Pelosi, and others who spoke at the funeral, hit on the many themes of Lewis’ life that have been celebrated in a variety of tributes and memorial services held in the week since his death. Among those themes were his legacy as a Civil Rights activist, a legislator focused on lifting people out of poverty and building a better future for the next generation, a mentor, a peaceful protester and a truth teller.
“That is what John Lewis was all about: Nonviolently insisting on the truth,” Pelosi said. “Every time he stood up to speak, we knew that he was going to take us to a higher place in our understanding, what our responsibilities were and what our opportunities were. ”
Of course no speech about Lewis is complete without mentioning his affinity for stirring up what he called “good trouble.” Pelosi said as Lewis plotted such plans, he did so with “a twinkle in his eye and a spark about it all.”
She referenced the sit-in Lewis led on the House floor in 2016 to protest the Republican leadership’s refusal to bring gun violence prevention legislation to the floor after the mass shooting at the Pulse nightclub in Orlando.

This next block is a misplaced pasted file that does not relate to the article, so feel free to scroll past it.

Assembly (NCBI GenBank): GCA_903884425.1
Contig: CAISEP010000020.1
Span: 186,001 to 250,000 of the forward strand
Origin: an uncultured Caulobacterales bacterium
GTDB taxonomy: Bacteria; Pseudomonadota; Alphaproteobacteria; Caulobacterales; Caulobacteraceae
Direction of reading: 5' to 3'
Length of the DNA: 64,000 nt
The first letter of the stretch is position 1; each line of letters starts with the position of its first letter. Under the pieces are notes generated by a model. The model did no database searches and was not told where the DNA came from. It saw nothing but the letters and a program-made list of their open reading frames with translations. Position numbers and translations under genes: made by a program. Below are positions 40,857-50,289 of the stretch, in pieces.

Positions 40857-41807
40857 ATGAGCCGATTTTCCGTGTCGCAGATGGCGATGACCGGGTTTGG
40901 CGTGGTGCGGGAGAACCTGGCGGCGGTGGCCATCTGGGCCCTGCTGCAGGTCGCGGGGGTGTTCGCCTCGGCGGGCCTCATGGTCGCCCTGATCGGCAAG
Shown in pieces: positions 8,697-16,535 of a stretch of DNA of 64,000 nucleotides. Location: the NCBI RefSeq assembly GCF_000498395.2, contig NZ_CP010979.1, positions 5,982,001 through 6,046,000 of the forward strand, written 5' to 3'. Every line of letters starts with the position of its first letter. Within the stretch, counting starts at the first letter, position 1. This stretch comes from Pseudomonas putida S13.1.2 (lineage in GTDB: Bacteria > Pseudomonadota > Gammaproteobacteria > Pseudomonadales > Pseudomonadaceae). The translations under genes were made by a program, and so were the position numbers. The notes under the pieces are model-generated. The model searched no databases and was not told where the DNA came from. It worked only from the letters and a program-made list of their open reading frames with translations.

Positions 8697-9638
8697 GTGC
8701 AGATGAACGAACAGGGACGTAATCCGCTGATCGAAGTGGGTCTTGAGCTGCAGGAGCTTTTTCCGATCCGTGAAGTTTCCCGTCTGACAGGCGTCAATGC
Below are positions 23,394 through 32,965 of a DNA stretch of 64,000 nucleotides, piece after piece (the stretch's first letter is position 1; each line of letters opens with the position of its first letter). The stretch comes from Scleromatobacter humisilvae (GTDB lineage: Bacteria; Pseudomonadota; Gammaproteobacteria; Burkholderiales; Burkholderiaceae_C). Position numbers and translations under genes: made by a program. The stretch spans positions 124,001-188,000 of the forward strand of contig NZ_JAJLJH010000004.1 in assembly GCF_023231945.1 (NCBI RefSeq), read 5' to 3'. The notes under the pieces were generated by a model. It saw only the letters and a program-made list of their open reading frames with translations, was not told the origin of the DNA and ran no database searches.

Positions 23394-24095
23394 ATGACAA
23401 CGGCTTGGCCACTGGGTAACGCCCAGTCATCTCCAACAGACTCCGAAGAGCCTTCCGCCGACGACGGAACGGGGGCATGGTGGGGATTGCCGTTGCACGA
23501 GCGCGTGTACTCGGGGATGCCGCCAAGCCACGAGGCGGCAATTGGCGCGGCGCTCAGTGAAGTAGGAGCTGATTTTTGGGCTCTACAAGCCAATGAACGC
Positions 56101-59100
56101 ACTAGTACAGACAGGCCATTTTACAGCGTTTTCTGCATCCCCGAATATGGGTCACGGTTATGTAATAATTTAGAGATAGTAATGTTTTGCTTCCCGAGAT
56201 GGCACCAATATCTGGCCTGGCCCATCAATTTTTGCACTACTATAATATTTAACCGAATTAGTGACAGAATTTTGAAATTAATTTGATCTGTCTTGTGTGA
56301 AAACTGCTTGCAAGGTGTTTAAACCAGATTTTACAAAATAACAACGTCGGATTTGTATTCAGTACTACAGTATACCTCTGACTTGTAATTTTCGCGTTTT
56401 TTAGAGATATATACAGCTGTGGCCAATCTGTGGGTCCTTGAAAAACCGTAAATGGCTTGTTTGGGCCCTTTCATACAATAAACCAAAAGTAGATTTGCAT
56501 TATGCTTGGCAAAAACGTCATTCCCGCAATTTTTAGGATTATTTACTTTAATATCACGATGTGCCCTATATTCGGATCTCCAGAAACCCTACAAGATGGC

“All the members followed him; the floor was covered with people,” Pelosi said. “And we thought, for a moment, that perhaps the police might — because it was disruptive, good trouble. It was clear to them that if they were to arrest John Lewis for doing that, they were going to have to arrest the entire House Democratic Caucus.”
Lewis was not always serious. “He loved to make us laugh, sometimes while he was dancing,” Pelosi said.
The speaker said her granddaughter Bella once asked Lewis if he sang during the Civil Rights movement. “He said, ‘They asked me to sing solo one time — so low so that no one could hear me,’” Pelosi said.
As Pelosi wrapped up her remarks she was brought to tears again recounting how on Tuesday — the last night Lewis lay in state at the Capitol, his casket perched on the East Front steps to allow the public to pay their respects while social distancing — a double rainbow formed over the Capitol despite the rain that was forecasted never materializing.
“He was telling us, ‘I’m home in heaven,’” she said.
Obama’s tribute and surprise news
Pelosi was not the only Washington dignitary to honor Lewis Thursday in Atlanta. The past three presidents — Barack Obama, George W. Bush and Bill Clinton — all spoke.
Obama, the primary eulogist, noted that Lewis paved the path for him to become the first Black president.